If you're having trouble deciding which university degree to pursue, it can be good to discover more about which degree subjects would be the most beneficial to you when you graduate.
Aeronautics and Astronautics courses delve into the science behind the research, development, and production of aircraft, race cars, satellites, and rockets. You'll study how they work in both our environment and space as part of the degree.
Aeronautical/astronautical engineer, researcher, designer, or technician are common employment opportunities for Aeronautics and Astronautics graduates. These are just a few of the many options accessible to Aeronautics and Astronautics graduates, with many of them continuing their education.
Aeronautics and Astronautics graduates may expect to earn roughly US$73,100 as a starting salary, rising to an average of US$131,600 later in their careers. 59 percent of graduates working in the field say their employment has a high meaning.
Preparing, dispensing, and reviewing medications, as well as offering additional healthcare services, is the science of pharmacy. Pharmacy students will study pharmaceutical chemistry and medical science in depth, which will prepare them for a successful profession following graduation.
Community pharmacists, hospital pharmacists, pharmacologists, and research scientists are all common employment for people with a pharmacy degree. For recent pharmacy graduates, salaries start at roughly $79,600, rising to a much higher $132,500 after 10 years. Surprisingly, a whopping 77 percent of pharmacy graduates say their work provides a lot of importance for them.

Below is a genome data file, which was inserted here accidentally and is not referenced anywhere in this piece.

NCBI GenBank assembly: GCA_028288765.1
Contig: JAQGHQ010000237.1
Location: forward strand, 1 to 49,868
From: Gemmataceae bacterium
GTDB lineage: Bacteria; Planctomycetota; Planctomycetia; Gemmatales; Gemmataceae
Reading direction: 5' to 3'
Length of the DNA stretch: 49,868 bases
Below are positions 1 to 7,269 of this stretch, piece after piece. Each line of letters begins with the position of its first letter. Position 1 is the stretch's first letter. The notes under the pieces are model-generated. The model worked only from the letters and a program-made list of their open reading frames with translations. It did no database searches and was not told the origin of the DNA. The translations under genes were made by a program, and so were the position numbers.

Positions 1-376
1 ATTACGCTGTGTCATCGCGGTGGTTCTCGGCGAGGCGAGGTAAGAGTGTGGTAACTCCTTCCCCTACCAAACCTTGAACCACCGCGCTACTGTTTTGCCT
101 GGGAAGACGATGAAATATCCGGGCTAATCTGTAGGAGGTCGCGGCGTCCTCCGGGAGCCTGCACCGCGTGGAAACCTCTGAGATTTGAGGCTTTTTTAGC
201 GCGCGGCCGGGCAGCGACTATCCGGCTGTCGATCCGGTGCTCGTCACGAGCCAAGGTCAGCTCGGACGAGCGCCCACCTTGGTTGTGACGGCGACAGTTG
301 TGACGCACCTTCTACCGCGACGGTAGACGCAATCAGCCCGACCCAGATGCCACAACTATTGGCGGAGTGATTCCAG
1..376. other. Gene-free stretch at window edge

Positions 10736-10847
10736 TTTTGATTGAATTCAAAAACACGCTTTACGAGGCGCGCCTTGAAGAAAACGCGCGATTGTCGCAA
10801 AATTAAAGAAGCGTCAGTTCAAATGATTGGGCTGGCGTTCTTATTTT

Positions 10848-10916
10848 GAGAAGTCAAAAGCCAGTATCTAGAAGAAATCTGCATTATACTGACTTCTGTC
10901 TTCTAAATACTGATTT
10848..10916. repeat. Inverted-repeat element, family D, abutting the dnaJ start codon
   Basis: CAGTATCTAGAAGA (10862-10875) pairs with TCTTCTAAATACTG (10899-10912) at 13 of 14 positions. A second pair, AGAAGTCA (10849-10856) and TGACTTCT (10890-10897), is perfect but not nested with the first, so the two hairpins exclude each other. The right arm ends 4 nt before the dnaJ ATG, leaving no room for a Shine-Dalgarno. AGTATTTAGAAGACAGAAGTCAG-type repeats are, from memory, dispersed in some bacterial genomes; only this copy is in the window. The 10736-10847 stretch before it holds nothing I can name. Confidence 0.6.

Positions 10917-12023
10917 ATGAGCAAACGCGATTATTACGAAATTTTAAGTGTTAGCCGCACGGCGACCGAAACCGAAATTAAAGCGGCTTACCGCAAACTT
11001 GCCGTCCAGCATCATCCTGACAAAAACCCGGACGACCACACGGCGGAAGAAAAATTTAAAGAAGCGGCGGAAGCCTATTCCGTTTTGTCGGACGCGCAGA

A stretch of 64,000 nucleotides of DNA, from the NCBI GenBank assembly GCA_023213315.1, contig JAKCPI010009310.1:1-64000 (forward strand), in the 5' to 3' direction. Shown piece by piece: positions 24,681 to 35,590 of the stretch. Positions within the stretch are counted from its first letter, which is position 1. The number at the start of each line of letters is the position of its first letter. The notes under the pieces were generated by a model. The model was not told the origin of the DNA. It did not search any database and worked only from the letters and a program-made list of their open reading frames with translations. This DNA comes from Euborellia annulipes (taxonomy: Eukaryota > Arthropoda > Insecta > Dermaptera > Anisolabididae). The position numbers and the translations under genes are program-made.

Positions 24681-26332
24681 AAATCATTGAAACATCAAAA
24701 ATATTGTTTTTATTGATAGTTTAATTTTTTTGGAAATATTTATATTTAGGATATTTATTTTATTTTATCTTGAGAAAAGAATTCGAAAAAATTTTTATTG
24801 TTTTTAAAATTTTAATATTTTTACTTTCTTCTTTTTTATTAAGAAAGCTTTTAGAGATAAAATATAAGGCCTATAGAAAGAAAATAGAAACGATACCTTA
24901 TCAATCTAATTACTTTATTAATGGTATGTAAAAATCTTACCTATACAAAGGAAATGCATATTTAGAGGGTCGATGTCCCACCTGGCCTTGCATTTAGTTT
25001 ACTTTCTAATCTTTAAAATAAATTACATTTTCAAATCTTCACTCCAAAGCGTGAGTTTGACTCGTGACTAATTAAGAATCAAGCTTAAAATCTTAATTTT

Business degrees are well-known for being in great demand in a variety of fields. Graduates of business analysis programs frequently have great mathematics and data analytic abilities, making them ideal candidates for careers in accounting, finance, consulting, and a variety of other business-related fields. It's somewhat unsurprising that business analysis graduates find themselves in well-paid jobs, with starting salaries of roughly US$57,200 and rising to $133,200.
Electrical power engineering graduates, like other engineering graduates, have a bright future ahead of them. With the recent focus on climate change, there is an even greater urgency to shift to renewable energy sources, resulting in increased demand for electrical power engineering graduates. Electrical power engineering graduates will have a solid technical background, as well as good numeracy, IT, and problem-solving abilities.
Electric power network analysts, electric vehicle designers, and development and market analysts are among the jobs available to graduates. Graduates start with a high pay - according to the most current PayScale compensation report, graduates start with a salary of $72,400, rising to $134,700 after ten years. A whopping 63 percent of electrical power engineering graduates believe their work is meaningful.
Actuarial mathematics degrees apply mathematical, statistical, financial, and economic theory to tackle business problems such as risk, uncertainty, and the financial consequences of unanticipated events, and they have a bright future ahead of them. Risk analysts, chartered accountants, audit analysts, and statisticians are some of the most common jobs for graduates.